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10 Responses to “Au Hasard, Joey”

  1. He also said Spielberg was “an asshole.” John Baxter quotes Kubrick saying the same thing.

  2. Sudarshan Ramani Says:

    I actually liked War Horse a fair bit. I think the important thing in the film is the horse is the symbol of the force for random survival in war. And of course the idea of a majestic natural figure as a horse in the middle of a landscape scarred by mechanized warfare is something Spielberg sells. War Horse is a children’s story about World War I and I think it’s more honest and refined than that Wonder Woman movie which also had David Thewlis as the bad guy.

  3. Thewlis and Mullan square off in the ultimate Mike Leigh-Ken Loach grudge match.

    Well, it’s not more real or dignified or illuminating than Wonder Woman to me. The horse won’t do as a random survivir because he’s the title character. He’s preordained to be there at the fade-out and the only way to counter that would be to shoot him dead.

    I’m a great admirer of cinematic beauty but it’s tricky to do war movies without using battle as a pretext for photogenic action and giving the audience a thrill.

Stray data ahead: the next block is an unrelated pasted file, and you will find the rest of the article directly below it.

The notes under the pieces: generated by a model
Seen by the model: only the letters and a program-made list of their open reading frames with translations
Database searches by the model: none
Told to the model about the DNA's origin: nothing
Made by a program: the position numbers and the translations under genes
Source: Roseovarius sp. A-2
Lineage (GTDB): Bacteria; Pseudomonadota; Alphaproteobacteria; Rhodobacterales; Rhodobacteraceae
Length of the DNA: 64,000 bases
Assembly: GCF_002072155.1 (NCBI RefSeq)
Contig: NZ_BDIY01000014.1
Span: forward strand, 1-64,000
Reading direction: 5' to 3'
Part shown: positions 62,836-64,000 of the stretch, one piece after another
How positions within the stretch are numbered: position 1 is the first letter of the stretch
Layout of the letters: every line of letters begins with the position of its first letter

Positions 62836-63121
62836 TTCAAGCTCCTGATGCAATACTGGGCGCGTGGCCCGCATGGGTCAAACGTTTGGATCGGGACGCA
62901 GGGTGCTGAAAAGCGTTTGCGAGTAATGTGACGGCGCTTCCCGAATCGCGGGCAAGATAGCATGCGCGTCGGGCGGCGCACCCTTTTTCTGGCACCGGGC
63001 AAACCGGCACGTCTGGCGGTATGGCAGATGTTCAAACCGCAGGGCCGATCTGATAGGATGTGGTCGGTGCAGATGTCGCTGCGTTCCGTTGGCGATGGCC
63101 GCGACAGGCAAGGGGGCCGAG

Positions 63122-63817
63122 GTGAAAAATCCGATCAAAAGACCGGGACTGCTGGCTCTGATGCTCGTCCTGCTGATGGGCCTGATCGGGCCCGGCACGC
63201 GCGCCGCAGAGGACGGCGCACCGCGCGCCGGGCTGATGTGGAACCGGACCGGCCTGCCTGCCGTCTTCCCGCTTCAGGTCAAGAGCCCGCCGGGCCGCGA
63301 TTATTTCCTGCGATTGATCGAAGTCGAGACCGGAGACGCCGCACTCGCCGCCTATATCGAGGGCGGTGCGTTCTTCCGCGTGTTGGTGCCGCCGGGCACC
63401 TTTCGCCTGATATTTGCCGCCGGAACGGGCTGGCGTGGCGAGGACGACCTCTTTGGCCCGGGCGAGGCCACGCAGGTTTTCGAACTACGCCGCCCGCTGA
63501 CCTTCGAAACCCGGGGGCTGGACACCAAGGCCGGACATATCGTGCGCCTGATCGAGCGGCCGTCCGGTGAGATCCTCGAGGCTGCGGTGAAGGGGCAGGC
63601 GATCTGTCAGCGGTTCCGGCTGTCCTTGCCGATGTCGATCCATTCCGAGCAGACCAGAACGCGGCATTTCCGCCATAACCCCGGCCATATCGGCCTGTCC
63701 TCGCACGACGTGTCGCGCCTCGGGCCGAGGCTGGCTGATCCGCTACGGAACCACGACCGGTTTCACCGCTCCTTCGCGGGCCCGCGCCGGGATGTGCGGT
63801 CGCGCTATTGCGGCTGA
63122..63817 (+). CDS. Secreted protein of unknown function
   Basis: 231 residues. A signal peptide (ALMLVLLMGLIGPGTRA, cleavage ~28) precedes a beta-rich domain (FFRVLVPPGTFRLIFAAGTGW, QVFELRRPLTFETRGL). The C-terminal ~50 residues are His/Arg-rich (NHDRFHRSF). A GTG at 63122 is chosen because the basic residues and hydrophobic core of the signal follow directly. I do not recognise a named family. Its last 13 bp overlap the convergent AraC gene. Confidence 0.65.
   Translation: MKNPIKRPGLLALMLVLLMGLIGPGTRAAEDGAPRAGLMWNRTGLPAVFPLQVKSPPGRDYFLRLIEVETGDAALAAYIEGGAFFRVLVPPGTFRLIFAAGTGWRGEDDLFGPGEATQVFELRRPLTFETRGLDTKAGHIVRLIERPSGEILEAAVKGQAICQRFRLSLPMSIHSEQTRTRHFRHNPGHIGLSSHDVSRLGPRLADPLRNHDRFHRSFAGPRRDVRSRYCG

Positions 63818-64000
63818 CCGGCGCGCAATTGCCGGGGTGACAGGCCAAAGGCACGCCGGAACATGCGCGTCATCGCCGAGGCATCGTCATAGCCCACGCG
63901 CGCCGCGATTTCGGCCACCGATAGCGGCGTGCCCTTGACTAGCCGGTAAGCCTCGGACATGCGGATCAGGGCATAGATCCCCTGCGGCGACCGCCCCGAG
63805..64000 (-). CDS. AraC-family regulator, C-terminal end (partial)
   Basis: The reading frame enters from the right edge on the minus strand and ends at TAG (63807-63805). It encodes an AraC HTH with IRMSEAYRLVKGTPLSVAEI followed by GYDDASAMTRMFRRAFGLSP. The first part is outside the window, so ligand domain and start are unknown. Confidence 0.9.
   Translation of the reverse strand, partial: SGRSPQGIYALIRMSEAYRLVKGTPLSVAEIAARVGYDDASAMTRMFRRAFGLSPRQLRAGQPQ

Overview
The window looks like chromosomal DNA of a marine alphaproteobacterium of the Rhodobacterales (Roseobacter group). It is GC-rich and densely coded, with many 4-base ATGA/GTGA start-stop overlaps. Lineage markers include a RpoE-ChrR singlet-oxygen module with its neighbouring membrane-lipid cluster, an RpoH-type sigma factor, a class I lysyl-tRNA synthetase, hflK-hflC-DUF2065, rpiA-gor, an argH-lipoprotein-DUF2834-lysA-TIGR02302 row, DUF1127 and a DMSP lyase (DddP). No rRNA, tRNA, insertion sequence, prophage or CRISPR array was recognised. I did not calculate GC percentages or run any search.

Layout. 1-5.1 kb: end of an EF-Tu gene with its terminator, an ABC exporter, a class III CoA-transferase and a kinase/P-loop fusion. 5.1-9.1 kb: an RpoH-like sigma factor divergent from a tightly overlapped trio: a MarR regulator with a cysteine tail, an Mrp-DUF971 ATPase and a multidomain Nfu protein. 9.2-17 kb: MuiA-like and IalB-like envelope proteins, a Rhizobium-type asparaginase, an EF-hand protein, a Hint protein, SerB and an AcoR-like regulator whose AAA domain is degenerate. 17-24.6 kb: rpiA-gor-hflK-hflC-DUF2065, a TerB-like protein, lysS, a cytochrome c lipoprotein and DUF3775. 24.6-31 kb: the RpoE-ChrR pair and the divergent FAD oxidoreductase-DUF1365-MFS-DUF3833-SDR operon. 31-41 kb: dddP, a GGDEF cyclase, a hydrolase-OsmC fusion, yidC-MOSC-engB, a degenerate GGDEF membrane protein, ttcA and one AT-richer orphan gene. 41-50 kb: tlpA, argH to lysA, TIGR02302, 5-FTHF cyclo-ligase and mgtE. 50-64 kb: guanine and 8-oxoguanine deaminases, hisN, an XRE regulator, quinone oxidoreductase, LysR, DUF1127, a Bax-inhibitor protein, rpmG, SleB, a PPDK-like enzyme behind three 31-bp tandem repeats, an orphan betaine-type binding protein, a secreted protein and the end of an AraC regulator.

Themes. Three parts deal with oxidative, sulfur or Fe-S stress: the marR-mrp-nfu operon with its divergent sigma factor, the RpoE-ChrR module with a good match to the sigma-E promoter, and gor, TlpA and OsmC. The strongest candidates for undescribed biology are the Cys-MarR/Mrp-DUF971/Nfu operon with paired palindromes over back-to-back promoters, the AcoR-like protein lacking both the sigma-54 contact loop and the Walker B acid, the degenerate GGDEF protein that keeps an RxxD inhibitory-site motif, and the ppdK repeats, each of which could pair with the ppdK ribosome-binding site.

4. Sudarshan Ramani Says:

    I am actually skeptical of the idea of cinema or art being a tool to end war. That seems like granting art a religious dimension rather than a human one. I mean making war look attractive or fun and making violence exciting are legitimate aesthetic issues but if you make a film that’s unwatchable I don’t think you are any nearer ending war.
    To me Rivette’s Tracking Shot of Kapo as well as the idea of making war look good and so on, are great moral arguments, but I don’t think it’s a workable criteria for all films.

    Like GW Pabst made Westfront 1918 which I saw earlier this year on Criterion. Great film and masterpiece and it deserves to be ranked alongside Barnet’s Outskirts, Lubitsch’s Broken Lullaby, Renoir’s Grand Illusion, Vidor’s Big Parade, Tavernier’s Capitaine Conan among the pantheon of best world war I films. But then ten years later, he was working for the Nazi film industry and tacitly supporting their war drive. I mean there might be decent-ish reasons for that, but since Pabst left Germany for France and America and then went back, I think it’s giving too much of a benefit of a doubt to believe that he hadn’t gone over to the dark side for a brief period, albeit biographers are still trying to work out what happened to him (as per Jan-Christian Horak on the Criterion DVD).